incidence of complications in a group of carbon monoxide-intoxicated patients receiving hyperbaric oxygen therapy." We agree that such complications are secondary to the toxic effects of carbon monoxide, not due to the hyperbaric oxygen therapy. Carbon monoxide was the implied etiologic agent when we stated that "all of the cardiac arrests and myocardial infarctions and two of the three cases complicated by symptomatic myocardial ischemia occurred prior to hyperbaric oxygen therapy." The data provided in the letter regarding ear barotrauma are confusing bfcause we did not classify our barotrauma into Teed types 1 to 4. In our hyperbaric therapy patients, 79 sustained otalgia, two had tooth pain, two had sinus pain, one had epistaxis, and two patients sustained tympanic membrane rupture. We consider only the occurrence of epistaxis and tympanic rupture to represent actual barotrauma. Anatomic injury cannot be substantiated on the basis of pain alone. As such, our barotrauma complication rate was 1% (three of 297) and was similar to the 5% rate seen at MIEMSS. Whether prophylactic myringotomies are indicated is controversial. Some authors view their use as elective in comatose patients, particularly in the setting of severe carbon monoxide poisoning. ~ Both of our patients who sustained tympanic membrane rupture were comatose. These two complications would have been avoided had myringotomies been performed in all 66 of our comatose patients. We are, however, unaware of clinical studies indicating that outcome {specifically round window trauma and/or neurologic sequelae) in comatose patients is influenced by prophylactic myringotomy use. We, therefore, continue not to use this modality prior to hyperbaric therapy. We agree that dives should be modified when otalgia occurs, so as to avoid tympanic membrane rupture. Our hyperbaric facility will not proceed with the hyperbaric dive of an alert patient with ear pain unless it has been ameliorated by delayed descent, nasal neosynephrine (1%), and/ or oral pseudoephedrine (60 rag). If these methods fail, the dive can be aborted electively. In fact, five dives were terminated prematurely in our study "because of otalgia in the presence of complete clinical recovery." The issue of oxygen-related seizures is difficult to clar-

ify as there is no clinically accurate way to distinguish this type of seizure from one induced by carbon monoxide toxicity. At best, one could surmise that a new-onset seizure that occurs during hyperbaric therapy and resolves on the removal of the supplemental oxygen is secondary to oxygen toxicity, z Only one of the 14 hyperbaric chamber seizures in our series was believed to be oxygen-related. We considered describing this seizure as an oxygen-toxic seizure, but declined to do so because of an inability to exclude carbon monoxide as the etiology of the seizure. Classifying the one likely oxygen-related seizure as oxygen-toxic results in an incidence of 0.3% (one of 297), similar to the 0.5% rate seen at MIEMSS. The letter suggests that a reduction in oxygen-toxic seizures may occur if the duration of therapy is reduced to 46 minutes (two half-lives). We believe that the majority of our chamber seizures were carbon monoxide-induced, such that changes in therapy duration are not likely to have an effect on the rate of chamber seizures. To our knowledge, no prospective studies identify the duration of hyperbaric therapy that optimizes o u t c o m e and minimizes complications such as oxygen-toxic seizures. Incidentally, in the manuscript, carboxyhemoglobin (COHb] levels were listed as "rag-percent." The actual levels should be listed by "percent." We look forward to prospective research that clarifies the issues raised in our manuscript and their letter.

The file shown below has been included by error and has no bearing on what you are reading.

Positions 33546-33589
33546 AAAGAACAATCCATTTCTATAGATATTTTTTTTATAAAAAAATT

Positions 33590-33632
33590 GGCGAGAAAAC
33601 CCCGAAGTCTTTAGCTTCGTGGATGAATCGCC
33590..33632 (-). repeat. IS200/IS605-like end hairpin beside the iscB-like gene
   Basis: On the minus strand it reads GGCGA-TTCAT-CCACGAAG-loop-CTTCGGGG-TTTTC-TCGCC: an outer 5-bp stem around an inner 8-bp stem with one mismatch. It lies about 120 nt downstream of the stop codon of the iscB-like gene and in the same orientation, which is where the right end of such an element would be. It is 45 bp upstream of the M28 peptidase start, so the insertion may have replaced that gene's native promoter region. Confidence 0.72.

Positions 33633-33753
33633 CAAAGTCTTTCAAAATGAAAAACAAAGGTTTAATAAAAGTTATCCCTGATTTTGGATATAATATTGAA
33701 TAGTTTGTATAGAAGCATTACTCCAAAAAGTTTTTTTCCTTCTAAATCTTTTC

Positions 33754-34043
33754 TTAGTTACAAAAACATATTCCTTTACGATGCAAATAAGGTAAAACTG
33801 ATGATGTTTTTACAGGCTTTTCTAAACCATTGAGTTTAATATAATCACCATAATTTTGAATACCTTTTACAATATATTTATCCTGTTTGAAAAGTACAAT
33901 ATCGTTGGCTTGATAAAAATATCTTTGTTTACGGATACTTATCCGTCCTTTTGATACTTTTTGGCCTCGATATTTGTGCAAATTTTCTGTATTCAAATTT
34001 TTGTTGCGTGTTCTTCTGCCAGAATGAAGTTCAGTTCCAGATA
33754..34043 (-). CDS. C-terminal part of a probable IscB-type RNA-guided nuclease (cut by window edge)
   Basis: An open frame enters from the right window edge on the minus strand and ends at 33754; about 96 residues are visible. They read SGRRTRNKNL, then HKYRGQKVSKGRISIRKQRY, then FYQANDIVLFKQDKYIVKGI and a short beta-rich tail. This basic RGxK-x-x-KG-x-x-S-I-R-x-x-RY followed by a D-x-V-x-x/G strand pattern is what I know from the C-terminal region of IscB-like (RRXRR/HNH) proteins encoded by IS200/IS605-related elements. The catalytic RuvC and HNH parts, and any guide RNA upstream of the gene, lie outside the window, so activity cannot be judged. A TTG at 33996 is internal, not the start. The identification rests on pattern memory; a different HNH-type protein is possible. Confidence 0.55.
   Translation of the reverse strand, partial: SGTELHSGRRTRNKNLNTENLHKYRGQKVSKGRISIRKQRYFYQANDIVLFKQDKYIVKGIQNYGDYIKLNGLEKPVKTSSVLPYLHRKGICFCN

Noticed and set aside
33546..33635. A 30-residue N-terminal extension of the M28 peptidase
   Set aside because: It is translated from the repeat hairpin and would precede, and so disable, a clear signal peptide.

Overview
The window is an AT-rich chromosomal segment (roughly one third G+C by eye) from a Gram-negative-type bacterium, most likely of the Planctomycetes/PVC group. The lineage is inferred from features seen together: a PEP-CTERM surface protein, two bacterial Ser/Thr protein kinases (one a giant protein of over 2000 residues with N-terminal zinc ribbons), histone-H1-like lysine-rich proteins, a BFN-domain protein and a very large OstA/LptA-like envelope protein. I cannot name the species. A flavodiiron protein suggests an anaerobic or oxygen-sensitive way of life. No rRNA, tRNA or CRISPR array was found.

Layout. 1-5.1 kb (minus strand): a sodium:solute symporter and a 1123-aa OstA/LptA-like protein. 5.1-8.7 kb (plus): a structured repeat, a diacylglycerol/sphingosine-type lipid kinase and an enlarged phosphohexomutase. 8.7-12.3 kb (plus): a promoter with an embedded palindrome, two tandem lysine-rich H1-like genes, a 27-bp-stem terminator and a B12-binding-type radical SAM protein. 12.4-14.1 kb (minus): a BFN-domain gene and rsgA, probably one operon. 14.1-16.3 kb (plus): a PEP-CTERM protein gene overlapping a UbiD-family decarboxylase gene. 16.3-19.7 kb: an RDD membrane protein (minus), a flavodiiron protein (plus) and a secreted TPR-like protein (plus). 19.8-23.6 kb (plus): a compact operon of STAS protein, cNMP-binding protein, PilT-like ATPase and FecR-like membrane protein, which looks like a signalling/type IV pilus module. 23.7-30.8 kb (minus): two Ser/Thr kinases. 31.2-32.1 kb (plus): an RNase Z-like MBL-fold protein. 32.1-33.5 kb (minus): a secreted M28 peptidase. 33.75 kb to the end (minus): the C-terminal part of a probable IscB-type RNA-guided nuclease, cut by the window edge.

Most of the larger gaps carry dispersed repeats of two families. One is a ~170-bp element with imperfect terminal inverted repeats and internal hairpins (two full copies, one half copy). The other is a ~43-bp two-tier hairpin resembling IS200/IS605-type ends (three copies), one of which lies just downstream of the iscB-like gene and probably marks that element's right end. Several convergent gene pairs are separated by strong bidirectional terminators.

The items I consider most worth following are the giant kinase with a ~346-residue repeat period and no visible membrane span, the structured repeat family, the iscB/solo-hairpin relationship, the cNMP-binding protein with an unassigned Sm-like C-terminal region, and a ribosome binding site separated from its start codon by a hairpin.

EP Sloan, MD DG Murphy, MD R Hart, MD M A Cooper, MD T Tumbull, MD RS Barreca, MD B E]lerson, RRT Trauma Unit Cook County Hospital Chicago 1. Kindwall EP, Goldmann RW: Complications of hyperbaric therapy, in Hyperbaric Medicine Procedures. Chicago, St Lukes Medical Center, 1988, p 135q41. 2. Myers RAM {ed): Hyperbaric Oxygen Therapy A Committee Report. Undersea and Hyperbaric Medical Society, Inc, 1986.

Additional Causes of Priapism To the Editor." We read with interest the review on priapism by O'Brien et al [September 1989;18:980-983]. The authors list the possible causes for priapism and state that "every effort must be made in the initial evaluation to identify by history one of the underlying causes previously mentioned above." While we agree with this statement, we think that the list of possible causes provided by the authors is incomplete and should include some other entities. Priapism was observed in 17 of 3,337 men and boys either during or several hours after dialysis. 1 In our experi178/1357

ence, priapism is a frequent manifestation of scorpion sting and occurred in 18 of 40 boys after being stung by scorpions {mostly the species Buthus quinquestriatus). ~ Other less frequent causes of priapism include amyloidosis 3 and black widow spider bites. 4

Yona Amitai, MD Samuel Heyman, MD Departments of Pediatrics and Emergency Medicine Hadassah University Hospital Mt Scopus, Jerusalem, Israel

Annals of Emergency Medicine

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Nephrol 1986;6:358-361.

1. Singhal PC, Lynn RI, Scharschrnidt LA: Priapism and dialysis. Am J

3. Lopan DI, Graham AR, Bangert JL, et al: Amyloidosis presenting as priapism. Urology 1980;15:167-170.

2. Amitai Y, Mines Y, Aker M, et al: Scorpion sting in children. A review of 51 cases. Clin Pediatr 1985;24:136-140.

4. stiles AD: Priapism following a black widow spider bite. Clin Pediatr 1982;21:174-175.

19:11 November 1990

Annals of Emergency Medicine


Additional causes of priapism.

CORRESPONDENCE incidence of complications in a group of carbon monoxide-intoxicated patients receiving hyperbaric oxygen therapy." We agree that such...
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